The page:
IBM West and Central Africa is an undisputed leader across its cloud computing operations, and is leveraging this status to enrich the last, big emerging market of the current economic era.
DELIVERING AFRICA’S GROWTH OPPORTUNITIES
The IBM story in Africa is one that comprises almost 100 yearly chapters, representing a century of technological evolution, international migration and social enrichment that the world-leading cloud platform and cognitive solutions entity has driven as part of its global strategy.
With decades of concerted investments across industries and geographical markets, coupled with a relentless focus on technology innovation, corporate citizenship, the mobile evolution, and more recent trends across cloud, analytics, big data and the Internet of Things, the IBM brand is clearly a leading global technology brand, recognised as the most patented Company in the industry.
IBM is certainly a leading player in global technology Research and Development, with two-thirds of its research work now devoted to data, analytics and cognitive computing. The company reportedly generates 500 analytics patents each year, now totalling 4,000 analytics patents.
In Africa, the journey began in 1921 upon the usage of its predecessor’s tabulating equipment in South Africa’s census. Over the decades, the inception of IBM employees and eventually offices – the first being in Dakar, Senegal in 1947 before South Africa opened its doors five years later – kick-started a relatively rapid sprawl across the continent.
Breaching East Africa in 1959, Ghana and Nigeria in the early ‘60s, and introducing its first education centre on African soil at Nigeria’s University of Ibadan in 1963, the precedent for tech development had been set.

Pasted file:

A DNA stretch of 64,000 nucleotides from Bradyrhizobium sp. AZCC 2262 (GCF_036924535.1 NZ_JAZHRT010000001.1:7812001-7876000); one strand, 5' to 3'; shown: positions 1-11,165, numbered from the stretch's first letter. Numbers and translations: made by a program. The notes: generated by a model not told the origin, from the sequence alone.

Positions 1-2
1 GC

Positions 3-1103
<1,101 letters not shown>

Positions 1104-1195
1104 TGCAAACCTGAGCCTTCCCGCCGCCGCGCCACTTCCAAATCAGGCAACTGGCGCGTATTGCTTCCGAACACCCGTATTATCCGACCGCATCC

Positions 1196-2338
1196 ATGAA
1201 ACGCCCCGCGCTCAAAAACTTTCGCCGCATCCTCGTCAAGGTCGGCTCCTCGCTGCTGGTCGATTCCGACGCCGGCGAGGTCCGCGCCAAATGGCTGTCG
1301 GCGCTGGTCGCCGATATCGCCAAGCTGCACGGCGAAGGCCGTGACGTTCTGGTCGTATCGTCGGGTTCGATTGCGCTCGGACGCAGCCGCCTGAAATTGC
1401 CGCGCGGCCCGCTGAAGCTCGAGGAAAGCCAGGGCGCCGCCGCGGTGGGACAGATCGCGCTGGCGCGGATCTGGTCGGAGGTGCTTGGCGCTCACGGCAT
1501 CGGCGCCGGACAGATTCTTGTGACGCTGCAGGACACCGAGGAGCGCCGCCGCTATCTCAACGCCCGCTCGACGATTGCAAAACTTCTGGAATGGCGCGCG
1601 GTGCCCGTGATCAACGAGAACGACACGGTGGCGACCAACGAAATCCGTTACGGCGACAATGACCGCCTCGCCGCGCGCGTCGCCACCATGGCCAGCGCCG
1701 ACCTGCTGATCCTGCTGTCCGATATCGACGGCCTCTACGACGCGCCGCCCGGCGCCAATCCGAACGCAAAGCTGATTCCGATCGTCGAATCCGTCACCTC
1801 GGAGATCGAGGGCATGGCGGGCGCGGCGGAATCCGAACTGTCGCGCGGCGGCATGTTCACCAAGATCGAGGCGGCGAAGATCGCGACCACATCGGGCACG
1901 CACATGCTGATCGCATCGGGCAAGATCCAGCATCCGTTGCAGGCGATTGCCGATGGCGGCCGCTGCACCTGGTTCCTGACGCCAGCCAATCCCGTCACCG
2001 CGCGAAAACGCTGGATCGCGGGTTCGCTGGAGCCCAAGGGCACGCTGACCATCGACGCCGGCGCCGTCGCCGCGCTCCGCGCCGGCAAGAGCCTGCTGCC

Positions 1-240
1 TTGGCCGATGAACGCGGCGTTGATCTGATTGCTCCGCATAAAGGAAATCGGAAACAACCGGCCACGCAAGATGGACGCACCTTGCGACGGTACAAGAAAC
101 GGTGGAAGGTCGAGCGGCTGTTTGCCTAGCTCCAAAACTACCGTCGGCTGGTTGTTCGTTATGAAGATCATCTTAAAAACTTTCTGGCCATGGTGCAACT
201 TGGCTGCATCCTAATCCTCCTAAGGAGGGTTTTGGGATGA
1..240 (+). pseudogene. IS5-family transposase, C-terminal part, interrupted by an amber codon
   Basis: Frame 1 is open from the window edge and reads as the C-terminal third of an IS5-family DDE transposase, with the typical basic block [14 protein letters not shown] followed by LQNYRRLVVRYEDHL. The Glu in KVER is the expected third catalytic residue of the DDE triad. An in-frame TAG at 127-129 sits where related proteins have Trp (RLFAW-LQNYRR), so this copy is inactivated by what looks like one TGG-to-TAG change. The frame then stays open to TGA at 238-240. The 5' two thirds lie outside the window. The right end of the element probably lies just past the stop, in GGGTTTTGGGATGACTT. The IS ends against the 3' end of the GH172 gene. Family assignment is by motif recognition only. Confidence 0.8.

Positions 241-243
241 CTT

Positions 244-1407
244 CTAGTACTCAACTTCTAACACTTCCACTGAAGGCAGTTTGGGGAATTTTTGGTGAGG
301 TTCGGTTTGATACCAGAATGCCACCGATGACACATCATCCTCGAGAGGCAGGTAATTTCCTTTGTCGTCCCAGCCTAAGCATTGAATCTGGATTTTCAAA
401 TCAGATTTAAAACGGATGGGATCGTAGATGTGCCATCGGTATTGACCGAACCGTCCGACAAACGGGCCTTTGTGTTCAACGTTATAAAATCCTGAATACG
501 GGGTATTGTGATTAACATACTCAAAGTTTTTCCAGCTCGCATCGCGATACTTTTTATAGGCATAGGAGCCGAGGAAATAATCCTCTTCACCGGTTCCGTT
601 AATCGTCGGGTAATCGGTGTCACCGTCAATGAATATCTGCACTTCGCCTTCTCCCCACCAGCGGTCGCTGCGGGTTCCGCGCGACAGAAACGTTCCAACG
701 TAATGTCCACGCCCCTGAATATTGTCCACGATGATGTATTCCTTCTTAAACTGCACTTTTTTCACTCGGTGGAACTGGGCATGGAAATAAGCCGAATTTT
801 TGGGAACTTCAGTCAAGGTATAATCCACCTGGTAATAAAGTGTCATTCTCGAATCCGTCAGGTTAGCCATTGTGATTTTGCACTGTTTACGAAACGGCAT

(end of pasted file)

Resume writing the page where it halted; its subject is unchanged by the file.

As the decades have passed, IBM’s role in Africa – and indeed the wider world – have been epitomised by a refusal to rest on its laurels, and following numerous product unveilings, strategic partnerships and nationally significant breakthroughs, the Group is still number one.
“IBM has announced that it has once again topped the list of annual US patent recipients, receiving 7,355 patents in 2015, marking the 23rd consecutive year of leadership,” a recent news story broke. “IBM’s 2015 patent results represent a diverse range of inventions as well as a strong and growing focus on cognitive solutions and the cloud platform as the Company positions itself for leadership in a new era of computing.”
And arguably nowhere else on the planet benefits from this new era more so than in Africa.
The Company statement continues: “Across Africa, IBM is working with our clients and partners to put in place the systems, infrastructures and processes to underpin the continent’s economic and social transformation.
“Africa-grown innovation is key to the continent’s future development and is dependent on close collaboration between local experts and global innovation leaders like IBM.”
THE NEXT WAVE OF SERVICES TRANSFORMATION
For IBM’s corporate and operational activities in the West and Central Africa region, global innovation and future development from a tech point of view largely revolves around business enrichment and the ever growing reliance on the cloud. While new systems of engagement like social and mobile technology are changing how individuals are understood and engaged, cloud technology is transforming business processes and IT into digital services, giving rise to new business models.
Commenting recently on the growing need for cloud infrastructure and service across Africa, Babatunde Afolayan, Senior Research Analyst at IDC West Africa says: “Recent and ongoing cloud developments are bound to aid the growth of innovation and small-and-medium sized enterprises locally, fuelling a renewed appetite for advanced technology solutions and services by companies and public sector institutions across Africa.”
According to IDC, 85 percent of new software is built for cloud today. IBM Cloud Unit Leader for Central West Africa, Yusuf Assenjee shares his own view on cloud computing and IBM’s stronghold in the domain: “Cloud computing is arguably the single largest cause of disruption in the global technology world but its true value for the African continent has yet to be fully defined. With adoption rates varying widely across the region, how can the cloud – and the innovations which it powers – help Africa’s economies and communities reach their full potential? And what impediments or opportunities will Africa’s leaders face along the way?